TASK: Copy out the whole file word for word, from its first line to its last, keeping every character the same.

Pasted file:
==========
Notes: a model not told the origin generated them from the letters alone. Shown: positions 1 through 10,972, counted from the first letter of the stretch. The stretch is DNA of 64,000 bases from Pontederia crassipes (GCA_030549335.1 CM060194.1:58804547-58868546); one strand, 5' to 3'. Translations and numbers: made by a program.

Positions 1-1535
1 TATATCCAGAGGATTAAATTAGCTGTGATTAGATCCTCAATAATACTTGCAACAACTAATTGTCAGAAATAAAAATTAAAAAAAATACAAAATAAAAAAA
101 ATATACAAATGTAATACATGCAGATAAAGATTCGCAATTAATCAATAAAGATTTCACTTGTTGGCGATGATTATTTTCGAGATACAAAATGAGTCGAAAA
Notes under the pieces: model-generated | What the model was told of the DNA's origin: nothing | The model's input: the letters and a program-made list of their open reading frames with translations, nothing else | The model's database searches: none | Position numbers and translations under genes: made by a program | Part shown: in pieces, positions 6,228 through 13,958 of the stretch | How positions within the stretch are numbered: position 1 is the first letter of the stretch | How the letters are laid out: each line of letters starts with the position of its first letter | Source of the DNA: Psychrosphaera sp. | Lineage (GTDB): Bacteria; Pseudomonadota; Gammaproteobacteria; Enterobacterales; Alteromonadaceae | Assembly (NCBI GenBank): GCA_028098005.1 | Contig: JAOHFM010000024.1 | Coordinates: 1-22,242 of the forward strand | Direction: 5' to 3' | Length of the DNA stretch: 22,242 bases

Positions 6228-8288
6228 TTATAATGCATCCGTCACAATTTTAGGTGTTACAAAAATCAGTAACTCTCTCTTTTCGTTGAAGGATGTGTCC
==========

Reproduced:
Notes: a model not told the origin generated them from the letters alone. Shown: positions 1 through 10,972, counted from the first letter of the stretch. The stretch is DNA of 64,000 bases from Pontederia crassipes (GCA_030549335.1 CM060194.1:58804547-58868546); one strand, 5' to 3'. Translations and numbers: made by a program.

Positions 1-1535
1 TATATCCAGAGGATTAAATTAGCTGTGATTAGATCCTCAATAATACTTGCAACAACTAATTGTCAGAAATAAAAATTAAAAAAAATACAAAATAAAAAAA
101 ATATACAAATGTAATACATGCAGATAAAGATTCGCAATTAATCAATAAAGATTTCACTTGTTGGCGATGATTATTTTCGAGATACAAAATGAGTCGAAAA
Notes under the pieces: model-generated | What the model was told of the DNA's origin: nothing | The model's input: the letters and a program-made list of their open reading frames with translations, nothing else | The model's database searches: none | Position numbers and translations under genes: made by a program | Part shown: in pieces, positions 6,228 through 13,958 of the stretch | How positions within the stretch are numbered: position 1 is the first letter of the stretch | How the letters are laid out: each line of letters starts with the position of its first letter | Source of the DNA: Psychrosphaera sp. | Lineage (GTDB): Bacteria; Pseudomonadota; Gammaproteobacteria; Enterobacterales; Alteromonadaceae | Assembly (NCBI GenBank): GCA_028098005.1 | Contig: JAOHFM010000024.1 | Coordinates: 1-22,242 of the forward strand | Direction: 5' to 3' | Length of the DNA stretch: 22,242 bases

Positions 6228-8288
6228 TTATAATGCATCCGTCACAATTTTAGGTGTTACAAAAATCAGTAACTCTCTCTTTTCGTTGAAGGATGTGTCC